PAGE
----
It’s the end of an era. Tom Hayden is dead. It’s something that is fast approaching for all the progressives of that era. I remember being young feeling vibrant and convinced that we should and could change the world. It was, after all, the right thing to do. Careers and relationships and purchasing “things” were secondary to getting it right for all of us. The sixties and the seventies were especially politically vibrant, and we were convinced we would show the establishment, and parents who we still loved, that you didn’t have to live defeated, you could still be courageous and undefeated and believing no matter how old you were.
I played a minor role in that time – organizing against the war in Southeast Asia which was one of the most stupid things I had ever heard of, and doing some work for a man that I believed in, the head of the UFW, Cesar Chavez, who people forget was a union organizer. A union man.
I never met Tom Hayden but I heard much about him at the time. I don’t know how imperfect he was but I do know that he tried for the people and that is a very good thing.
As you get older and slow down and worry more about your body (and sometimes your mind) there is a sadness because you know, just know you had it right and helping people should not be so difficult. You would have done it no other way you just hope the results for all the people had been better.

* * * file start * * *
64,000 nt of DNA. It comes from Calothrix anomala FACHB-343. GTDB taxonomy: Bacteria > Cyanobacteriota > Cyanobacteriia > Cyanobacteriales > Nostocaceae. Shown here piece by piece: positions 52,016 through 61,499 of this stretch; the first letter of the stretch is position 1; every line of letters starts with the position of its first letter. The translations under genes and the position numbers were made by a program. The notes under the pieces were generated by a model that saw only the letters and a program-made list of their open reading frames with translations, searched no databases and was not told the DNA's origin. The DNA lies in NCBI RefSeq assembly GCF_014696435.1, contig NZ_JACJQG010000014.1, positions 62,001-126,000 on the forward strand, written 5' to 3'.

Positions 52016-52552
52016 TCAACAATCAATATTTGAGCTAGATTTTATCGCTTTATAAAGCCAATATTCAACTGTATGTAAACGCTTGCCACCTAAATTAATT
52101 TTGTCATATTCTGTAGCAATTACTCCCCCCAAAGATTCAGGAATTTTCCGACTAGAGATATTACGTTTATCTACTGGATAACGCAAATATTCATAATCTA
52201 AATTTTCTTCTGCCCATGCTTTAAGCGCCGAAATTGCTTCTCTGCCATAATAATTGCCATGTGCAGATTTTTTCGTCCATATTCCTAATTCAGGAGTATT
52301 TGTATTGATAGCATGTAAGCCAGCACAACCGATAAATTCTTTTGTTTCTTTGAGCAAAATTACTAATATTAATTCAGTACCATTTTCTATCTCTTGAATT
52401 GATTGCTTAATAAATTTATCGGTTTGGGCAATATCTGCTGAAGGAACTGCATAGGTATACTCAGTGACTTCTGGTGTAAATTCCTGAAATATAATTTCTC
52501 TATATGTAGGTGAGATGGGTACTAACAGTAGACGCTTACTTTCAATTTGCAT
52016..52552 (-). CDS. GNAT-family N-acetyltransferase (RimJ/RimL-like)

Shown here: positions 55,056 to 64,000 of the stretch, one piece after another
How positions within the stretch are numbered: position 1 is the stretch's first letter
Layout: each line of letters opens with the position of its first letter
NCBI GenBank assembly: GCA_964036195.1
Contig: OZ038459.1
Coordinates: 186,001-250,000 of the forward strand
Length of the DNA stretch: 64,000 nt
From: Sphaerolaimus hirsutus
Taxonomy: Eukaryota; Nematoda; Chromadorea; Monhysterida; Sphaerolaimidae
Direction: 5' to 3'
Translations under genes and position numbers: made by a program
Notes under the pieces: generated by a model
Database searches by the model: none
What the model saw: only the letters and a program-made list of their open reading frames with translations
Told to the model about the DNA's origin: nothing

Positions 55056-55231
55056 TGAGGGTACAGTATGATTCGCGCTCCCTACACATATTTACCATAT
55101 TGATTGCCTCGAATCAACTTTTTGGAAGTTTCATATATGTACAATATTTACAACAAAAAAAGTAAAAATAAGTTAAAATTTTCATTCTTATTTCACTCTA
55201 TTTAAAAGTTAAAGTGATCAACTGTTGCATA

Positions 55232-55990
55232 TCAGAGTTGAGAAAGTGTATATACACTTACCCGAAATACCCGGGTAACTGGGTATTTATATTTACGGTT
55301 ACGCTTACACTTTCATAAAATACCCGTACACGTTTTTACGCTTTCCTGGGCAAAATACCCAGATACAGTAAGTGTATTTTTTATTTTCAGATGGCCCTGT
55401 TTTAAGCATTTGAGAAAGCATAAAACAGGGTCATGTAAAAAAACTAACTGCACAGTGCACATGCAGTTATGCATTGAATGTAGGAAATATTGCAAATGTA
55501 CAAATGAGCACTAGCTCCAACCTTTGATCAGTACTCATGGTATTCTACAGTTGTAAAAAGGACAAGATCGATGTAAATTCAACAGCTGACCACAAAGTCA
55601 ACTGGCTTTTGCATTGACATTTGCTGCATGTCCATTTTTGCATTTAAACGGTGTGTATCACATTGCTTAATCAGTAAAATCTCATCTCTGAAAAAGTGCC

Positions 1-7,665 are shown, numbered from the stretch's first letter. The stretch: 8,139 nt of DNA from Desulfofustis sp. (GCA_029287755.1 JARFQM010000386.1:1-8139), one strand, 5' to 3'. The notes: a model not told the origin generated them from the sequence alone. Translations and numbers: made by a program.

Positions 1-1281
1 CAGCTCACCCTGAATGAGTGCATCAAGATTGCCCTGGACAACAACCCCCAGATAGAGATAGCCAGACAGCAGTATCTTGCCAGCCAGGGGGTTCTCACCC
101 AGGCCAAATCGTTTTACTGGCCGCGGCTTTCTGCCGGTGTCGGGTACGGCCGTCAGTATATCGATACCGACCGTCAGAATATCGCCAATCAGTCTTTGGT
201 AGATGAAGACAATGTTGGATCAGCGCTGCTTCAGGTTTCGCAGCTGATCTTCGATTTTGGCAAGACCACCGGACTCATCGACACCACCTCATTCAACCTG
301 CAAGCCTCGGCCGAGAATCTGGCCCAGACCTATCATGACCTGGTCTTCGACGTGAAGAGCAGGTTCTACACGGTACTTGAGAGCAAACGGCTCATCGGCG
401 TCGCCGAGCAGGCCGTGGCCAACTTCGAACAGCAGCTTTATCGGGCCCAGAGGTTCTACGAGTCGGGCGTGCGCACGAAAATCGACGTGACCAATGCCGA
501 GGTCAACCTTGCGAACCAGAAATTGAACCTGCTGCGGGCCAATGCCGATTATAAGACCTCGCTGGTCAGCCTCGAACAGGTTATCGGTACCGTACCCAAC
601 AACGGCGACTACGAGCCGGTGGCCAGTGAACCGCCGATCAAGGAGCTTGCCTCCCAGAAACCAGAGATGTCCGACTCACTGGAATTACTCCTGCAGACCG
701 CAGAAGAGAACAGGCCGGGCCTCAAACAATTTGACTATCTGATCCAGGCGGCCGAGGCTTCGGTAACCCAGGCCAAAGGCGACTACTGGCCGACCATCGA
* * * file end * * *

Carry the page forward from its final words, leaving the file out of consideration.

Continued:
It’s the end of an era – I was the kid in the group of people I worked with, but especially now I’m old enough. Tom Hayden has died and soon my time will come. It’s the end of an era and there is so much more to do.
Some of us found love and camaraderie and accomplishment and a bit of peace while some of us found those qualities to be wisps of vapor on a warming day.
And I see the millennials protesting against many of things we did and some more we didn’t think of, and it is good and it is right. It’s the end of an era and a new era has begun. My best wishes to all these young truth seekers.
“The 1960s anti-war activist Tom Hayden, whose name became forever linked with the celebrated Chicago seven trial, Vietnam war protests and his ex-wife, actor Jane Fonda, has died aged 76.”
“Hayden died on Sunday after a long illness, said his wife, Barbara Williams. He had a stroke in 2015.”
“Once denounced as a traitor by his detractors, he won election to the California assembly and senate where he served for almost two decades as a progressive force on issues such as education and the environment. He was the only one of the radical Chicago seven defendants to win such distinction in the mainstream political world.”
“He was an enduring voice against war and spent his later years as a prolific writer and lecturer advocating for reform of US political institutions.”
“Rarely, if ever, in American history has a generation begun with higher ideals and experienced greater trauma than those who lived fully the short time from 1960 to 1968,” he wrote.”
“Hayden was there at the start. In 1960, while a student at the University of Michigan at Ann Arbor, he was involved in the formation of Students for a Democratic Society (SDS), then dedicated to desegregating the south. By 1962, when he began drafting the landmark Port Huron Statement, SDS and Hayden were dedicated to changing the world.”
“We are people of this generation, bred in at least modest comfort, housed now in universities, looking uncomfortably at the world we inherit,” began the statement, which outlined a plan for a revolutionary campus social movement.”
“Hayden acknowledged at the end of his memoir that his time as a counterculture rebel had been the most exciting and fulfilling of his life. “Whatever the future holds and as satisfying as my life is today,” he wrote, “I miss the 60s and I always will.” https://www.theguardian.com/us-news/2016/oct/24/tom-hayden-1960s-anti-war-activist-dies-at-76